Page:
Acetaldehyde, the first ethanol metabolite, was recently suggested to play a major role in many behavioral effects of ethanol. However, no studies have directly investigated the behavioral effects of ... [more ▼]

Acetaldehyde, the first ethanol metabolite, was recently suggested to play a major role in many behavioral effects of ethanol. However, no studies have directly investigated the behavioral effects of acetaldehyde after acute administration. Therefore, the aim of the present study was to characterize the locomotor, hypnotic and ataxic effects of acetaldehyde in C57BL/6J mice. Various acetaldehyde doses (0-300 mg/kg) were injected intraperitoneally and their effects were investigated with several classical behavioral tests. The locomotor effects of acetaldehyde were measured in standard activity boxes. In addition, the loss of righting reflex was used to assess the hypnotic effects of acetaldehyde. Finally, the ataxic effects of acetaldehyde were studied with the horizontal wire test. The results show that acetaldehyde induced a significant hypolocomotor effect at 170 mg/kg and higher doses. In addition, the hypnotic effects of acetaldehyde were evidenced by a loss of righting reflex in doses between 170 and 300 mg/kg. However, the locomotor and hypnotic effects of acetaldehyde were very brief relative to what is observed after ethanol administration. After 170 mg/kg acetaldehyde, normal activity was recovered in less than 30 minutes and the loss of righting reflex lasted only an average of 6.14 ± 1.29 minutes after the administration of 300 mg/kg acetaldehyde, the highest testable dose before lethality. Ataxic effects were observed with lower doses that did not significantly affect locomotor activity. These results show that acetaldehyde, like ethanol, possesses sedative, hypnotic and ataxic properties and therefore indicate that the first product of ethanol metabolism might be involved in these ethanol effects. [less ▲]

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See detailBehavioral characterization of acetaldehyde in C57BL/6J mice: Anxiolytic, amnesic and hedonic effects
Tambour, Sophie ULg; Quertemont, Etienne ULg; Tirelli, Ezio ULg

in Behavioural Pharmacology (2003), 14(Suppl. 1), 68-69

It has been postulated that a number of central effects of ethanol are mediated through the action of its first metabolite, acetaldehyde. In particular, acetaldehyde might be involved in the anxiolytic ... [more ▼]

It has been postulated that a number of central effects of ethanol are mediated through the action of its first metabolite, acetaldehyde. In particular, acetaldehyde might be involved in the anxiolytic and hedonic effects of ethanol and is therefore believed to play an important role in alcohol abuse. In agreement with this assumption, previous studies indicated that acetaldehyde is mainly reinforcing in rats, which have been shown to readily self-administer acetaldehyde both peripherally and centrally. However, the hedonic effects of acetaldehyde have never been tested in mice, and the possible amnesic and anxiolytic effects of acetaldehyde remain to be elucidated. Therefore, the present studies were aimed at characterizing the anxiolytic, hedonic and amnesic effects of acetaldehyde after its acute peripheral administration to C57BL/6J mice. The effects of intraperitoneal acetaldehyde (0-300 mg/kg) injections were assessed in several classical behavioral tests. The anxiolytic effects were tested with the elevated plus maze, the hedonic effects with the place conditioning procedure and the amnesic effects with the passive avoidance apparatus. Our results show that acetaldehyde dose-dependently altered memory consolidation as evidenced by a reduced performance in the passive avoidance test when acetaldehyde was injected immediately after training at doses between 100 and 300 mg/kg. The elevated plus-maze showed that acetaldehyde, in contrast to ethanol, does not possess anxiolytic properties. Finally, the results of the place conditioning experiment confirmed that acetaldehyde displays significant hedonic properties. The present results add further support to the role of acetaldehyde in ethanol amnesic and hedonic effects but interestingly suggest that acetaldehyde is not involved in ethanol anxiolytic effects. [less ▲]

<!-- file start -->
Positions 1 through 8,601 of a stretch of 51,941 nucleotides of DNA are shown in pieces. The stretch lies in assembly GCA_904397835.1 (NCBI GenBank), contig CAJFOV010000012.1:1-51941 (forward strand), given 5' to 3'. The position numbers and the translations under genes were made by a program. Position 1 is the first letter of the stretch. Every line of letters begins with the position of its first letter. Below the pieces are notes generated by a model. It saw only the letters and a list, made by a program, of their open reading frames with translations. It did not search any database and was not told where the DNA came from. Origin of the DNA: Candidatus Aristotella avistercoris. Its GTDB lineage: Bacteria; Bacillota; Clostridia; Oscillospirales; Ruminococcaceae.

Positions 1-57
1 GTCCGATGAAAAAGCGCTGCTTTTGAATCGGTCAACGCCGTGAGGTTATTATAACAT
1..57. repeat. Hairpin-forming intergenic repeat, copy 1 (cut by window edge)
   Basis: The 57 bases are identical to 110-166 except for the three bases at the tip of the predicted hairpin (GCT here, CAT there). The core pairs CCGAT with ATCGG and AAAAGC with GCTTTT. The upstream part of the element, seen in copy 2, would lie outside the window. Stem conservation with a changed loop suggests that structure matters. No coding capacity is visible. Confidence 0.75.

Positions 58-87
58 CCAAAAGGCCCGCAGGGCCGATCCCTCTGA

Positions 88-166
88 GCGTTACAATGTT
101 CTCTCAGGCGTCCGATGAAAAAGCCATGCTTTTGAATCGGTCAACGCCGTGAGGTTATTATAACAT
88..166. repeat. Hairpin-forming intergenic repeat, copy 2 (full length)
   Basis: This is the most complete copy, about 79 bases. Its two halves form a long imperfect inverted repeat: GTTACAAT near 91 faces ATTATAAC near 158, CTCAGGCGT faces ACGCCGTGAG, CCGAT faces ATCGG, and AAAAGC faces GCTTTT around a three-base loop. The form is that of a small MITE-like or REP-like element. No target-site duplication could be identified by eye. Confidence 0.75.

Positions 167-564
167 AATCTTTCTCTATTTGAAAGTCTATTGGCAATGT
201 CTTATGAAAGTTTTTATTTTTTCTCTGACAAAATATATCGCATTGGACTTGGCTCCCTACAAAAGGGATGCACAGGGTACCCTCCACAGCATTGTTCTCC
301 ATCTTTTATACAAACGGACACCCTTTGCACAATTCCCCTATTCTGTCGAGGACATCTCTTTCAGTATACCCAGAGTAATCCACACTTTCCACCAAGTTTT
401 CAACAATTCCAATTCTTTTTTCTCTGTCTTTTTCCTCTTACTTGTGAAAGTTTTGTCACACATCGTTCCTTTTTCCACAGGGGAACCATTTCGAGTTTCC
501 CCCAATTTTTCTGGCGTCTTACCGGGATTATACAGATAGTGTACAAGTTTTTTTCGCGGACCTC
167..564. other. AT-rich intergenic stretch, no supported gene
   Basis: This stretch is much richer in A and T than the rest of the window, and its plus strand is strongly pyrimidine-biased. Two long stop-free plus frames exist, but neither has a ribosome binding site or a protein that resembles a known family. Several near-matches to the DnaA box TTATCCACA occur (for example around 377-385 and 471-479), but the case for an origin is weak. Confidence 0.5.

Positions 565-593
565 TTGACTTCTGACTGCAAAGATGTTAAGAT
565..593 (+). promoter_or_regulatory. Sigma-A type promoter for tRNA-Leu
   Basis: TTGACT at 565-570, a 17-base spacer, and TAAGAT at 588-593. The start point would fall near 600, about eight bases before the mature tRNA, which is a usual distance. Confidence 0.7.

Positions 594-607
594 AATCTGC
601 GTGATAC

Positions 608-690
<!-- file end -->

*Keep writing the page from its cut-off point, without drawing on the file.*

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See detailDifferential taurine responsiveness to ethanol in high- and low-alcohol sensitive rats : a brain microdialysis study
Quertemont, Etienne ULg; Linotte, Sylvie; De Witte, Philippe

in European Journal of Pharmacology (2002), 444(3), 143-150

Several microdialysis studies have investigated the effects of acute ethanol on extracellular amino acids in various rat brain regions, However, these studies led to conflicting results, suggesting that ... [more ▼]